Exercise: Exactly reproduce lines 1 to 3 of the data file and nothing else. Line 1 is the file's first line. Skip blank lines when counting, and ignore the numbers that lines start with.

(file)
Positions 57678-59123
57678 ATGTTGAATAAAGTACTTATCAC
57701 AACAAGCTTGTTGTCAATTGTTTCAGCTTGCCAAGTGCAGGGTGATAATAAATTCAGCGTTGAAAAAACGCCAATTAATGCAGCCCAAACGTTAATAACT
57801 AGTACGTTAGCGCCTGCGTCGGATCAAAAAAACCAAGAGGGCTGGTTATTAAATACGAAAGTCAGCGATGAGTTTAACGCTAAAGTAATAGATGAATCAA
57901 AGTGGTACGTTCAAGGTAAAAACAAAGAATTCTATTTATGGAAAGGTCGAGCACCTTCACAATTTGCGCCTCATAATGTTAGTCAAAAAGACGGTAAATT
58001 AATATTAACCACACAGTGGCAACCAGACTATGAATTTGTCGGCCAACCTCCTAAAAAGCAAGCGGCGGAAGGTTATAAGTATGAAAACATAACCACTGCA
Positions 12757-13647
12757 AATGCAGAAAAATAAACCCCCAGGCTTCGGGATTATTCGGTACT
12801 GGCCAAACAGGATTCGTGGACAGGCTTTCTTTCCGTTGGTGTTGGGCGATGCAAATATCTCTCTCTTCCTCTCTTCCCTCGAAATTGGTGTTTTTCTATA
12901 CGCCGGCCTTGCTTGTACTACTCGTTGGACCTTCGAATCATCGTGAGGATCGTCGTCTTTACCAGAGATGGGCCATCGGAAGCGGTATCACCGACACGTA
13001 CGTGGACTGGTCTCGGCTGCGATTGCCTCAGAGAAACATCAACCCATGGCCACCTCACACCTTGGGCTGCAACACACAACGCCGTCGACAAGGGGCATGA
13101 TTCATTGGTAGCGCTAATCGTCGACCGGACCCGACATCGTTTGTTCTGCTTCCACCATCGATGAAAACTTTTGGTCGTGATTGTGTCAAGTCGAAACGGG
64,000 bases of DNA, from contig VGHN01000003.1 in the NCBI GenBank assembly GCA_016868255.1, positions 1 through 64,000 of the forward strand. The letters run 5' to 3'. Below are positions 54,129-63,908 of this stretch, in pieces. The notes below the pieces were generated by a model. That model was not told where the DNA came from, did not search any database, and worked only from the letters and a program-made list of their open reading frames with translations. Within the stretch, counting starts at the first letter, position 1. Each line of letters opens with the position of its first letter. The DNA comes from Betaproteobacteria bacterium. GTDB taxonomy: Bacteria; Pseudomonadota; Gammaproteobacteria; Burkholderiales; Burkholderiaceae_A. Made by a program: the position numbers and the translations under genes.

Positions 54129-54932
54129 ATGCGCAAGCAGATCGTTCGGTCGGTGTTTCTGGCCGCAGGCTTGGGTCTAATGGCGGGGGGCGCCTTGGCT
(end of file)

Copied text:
Positions 57678-59123
57678 ATGTTGAATAAAGTACTTATCAC
57701 AACAAGCTTGTTGTCAATTGTTTCAGCTTGCCAAGTGCAGGGTGATAATAAATTCAGCGTTGAAAAAACGCCAATTAATGCAGCCCAAACGTTAATAACT